Cognitive Training for Mild Cognitive Impairment

Computer-Based Cognitive Training for Mild Cognitive Impairment: Results from a Pilot Randomized, Controlled Trial

Deborah E. Barnes, Kristine Yaffe, Nataliya Belfor, William J. Jagust, Charles DeCarli, Bruce R. Reed, Joel H. Kramer. Alzheimer Dis Assoc Disord. 2009 Jul–Sep; 23(3): 205-210.
doi: 10.1097/WAD.0b013e31819c6137

In this 2009 study, 47 adults with diagnosed mild cognitive impairment (MCI), performed computer-based cognitive training for 100 minutes a day, 5 days a week for 6 weeks. The cognitive training focused on tasks to improve speed and accuracy of auditory processing. The control group spent the same time on the computer – but performed more passive activities such as reading, listening and a visuo-spatial game.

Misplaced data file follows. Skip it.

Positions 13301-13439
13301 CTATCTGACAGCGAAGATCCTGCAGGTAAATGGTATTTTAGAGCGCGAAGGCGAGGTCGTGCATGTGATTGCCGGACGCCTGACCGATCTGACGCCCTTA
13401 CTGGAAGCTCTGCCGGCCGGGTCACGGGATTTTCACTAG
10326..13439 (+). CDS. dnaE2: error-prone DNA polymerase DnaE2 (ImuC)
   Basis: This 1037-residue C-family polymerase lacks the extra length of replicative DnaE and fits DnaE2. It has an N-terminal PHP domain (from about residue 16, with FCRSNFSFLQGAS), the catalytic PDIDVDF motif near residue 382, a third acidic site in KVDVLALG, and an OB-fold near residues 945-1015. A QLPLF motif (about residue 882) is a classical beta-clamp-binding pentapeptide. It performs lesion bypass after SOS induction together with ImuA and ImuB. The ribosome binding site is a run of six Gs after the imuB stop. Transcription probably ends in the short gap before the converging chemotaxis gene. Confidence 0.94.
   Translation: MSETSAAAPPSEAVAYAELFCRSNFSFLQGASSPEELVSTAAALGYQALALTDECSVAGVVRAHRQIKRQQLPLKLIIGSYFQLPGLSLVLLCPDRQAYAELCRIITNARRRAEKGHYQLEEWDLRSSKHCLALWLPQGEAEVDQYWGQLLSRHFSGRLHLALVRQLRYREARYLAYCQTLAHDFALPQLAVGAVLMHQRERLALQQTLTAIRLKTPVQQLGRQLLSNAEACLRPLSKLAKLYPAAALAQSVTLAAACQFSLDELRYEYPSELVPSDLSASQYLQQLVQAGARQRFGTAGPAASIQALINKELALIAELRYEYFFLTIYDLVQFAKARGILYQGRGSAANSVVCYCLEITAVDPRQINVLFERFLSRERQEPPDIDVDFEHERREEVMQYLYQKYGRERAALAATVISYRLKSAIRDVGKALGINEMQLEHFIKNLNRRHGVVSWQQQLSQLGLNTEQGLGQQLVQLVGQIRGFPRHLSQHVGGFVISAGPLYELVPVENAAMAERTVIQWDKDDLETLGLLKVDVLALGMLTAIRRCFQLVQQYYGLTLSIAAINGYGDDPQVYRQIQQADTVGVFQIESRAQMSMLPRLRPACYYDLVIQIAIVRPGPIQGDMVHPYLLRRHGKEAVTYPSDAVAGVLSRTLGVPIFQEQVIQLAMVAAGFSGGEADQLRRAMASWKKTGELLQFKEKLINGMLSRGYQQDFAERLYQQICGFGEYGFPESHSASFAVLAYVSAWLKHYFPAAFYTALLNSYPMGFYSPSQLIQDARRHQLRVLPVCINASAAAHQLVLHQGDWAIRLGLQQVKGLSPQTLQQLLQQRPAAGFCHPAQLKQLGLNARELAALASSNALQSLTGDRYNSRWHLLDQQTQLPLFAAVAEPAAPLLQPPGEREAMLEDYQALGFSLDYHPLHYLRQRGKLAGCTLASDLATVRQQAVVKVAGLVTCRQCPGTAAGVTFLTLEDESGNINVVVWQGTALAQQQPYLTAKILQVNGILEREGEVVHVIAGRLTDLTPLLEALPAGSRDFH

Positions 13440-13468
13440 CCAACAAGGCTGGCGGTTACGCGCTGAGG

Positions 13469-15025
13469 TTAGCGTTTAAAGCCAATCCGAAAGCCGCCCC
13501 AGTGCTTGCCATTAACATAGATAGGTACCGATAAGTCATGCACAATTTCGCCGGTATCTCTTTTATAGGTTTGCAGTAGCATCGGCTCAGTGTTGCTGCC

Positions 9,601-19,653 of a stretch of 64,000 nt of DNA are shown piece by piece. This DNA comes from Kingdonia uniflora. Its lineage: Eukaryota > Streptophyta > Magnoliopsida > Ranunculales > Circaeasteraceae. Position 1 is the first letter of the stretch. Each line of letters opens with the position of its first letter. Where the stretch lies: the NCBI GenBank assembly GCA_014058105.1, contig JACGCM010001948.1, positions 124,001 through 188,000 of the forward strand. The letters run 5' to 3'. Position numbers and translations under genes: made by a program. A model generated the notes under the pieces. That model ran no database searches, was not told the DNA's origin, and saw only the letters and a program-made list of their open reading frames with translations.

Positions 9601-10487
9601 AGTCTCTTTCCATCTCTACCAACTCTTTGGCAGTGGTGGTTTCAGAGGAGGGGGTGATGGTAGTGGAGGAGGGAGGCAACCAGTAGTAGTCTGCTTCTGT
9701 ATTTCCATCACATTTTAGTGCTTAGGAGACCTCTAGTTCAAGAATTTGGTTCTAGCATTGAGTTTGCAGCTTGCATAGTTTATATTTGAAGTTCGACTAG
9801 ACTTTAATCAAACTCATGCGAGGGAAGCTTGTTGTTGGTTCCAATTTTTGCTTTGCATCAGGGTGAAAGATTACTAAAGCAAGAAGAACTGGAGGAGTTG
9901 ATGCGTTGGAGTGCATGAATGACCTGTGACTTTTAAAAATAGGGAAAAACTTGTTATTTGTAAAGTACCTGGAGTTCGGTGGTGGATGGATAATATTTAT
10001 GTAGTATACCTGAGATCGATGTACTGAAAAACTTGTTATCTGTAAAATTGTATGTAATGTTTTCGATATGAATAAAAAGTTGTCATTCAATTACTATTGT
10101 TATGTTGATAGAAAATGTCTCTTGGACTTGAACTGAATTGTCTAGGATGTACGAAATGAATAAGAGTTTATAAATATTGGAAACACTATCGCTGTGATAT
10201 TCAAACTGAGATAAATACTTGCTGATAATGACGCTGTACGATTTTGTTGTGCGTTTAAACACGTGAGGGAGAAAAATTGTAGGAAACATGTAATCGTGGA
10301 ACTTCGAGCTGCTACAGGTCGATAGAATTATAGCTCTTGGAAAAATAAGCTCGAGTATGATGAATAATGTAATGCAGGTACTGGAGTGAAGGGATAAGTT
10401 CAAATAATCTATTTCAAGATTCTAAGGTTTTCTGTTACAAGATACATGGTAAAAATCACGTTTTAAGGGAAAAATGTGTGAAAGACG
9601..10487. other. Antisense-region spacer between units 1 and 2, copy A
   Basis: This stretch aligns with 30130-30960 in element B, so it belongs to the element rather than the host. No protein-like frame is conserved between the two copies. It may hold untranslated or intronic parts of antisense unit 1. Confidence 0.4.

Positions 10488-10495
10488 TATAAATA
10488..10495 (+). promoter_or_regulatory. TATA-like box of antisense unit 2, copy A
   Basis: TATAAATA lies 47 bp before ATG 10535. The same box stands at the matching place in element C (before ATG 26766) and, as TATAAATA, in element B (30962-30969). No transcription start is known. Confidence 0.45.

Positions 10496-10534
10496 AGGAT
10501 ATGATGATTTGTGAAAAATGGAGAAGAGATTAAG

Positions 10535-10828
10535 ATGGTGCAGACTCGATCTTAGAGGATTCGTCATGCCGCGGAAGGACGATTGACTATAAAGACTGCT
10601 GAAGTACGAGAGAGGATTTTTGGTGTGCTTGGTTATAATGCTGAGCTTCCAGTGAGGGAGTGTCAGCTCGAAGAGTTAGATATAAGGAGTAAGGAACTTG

In the results, there was a pattern of improvements in verbal learning and memory in the intervention group as compared to improvements in language and visuospatial functioning in the control group.

The researchers conclude that there is room to study domain-specific effects of cognitive training, and that such intensive computerized cognitive trianing can work with individuals with MCI.

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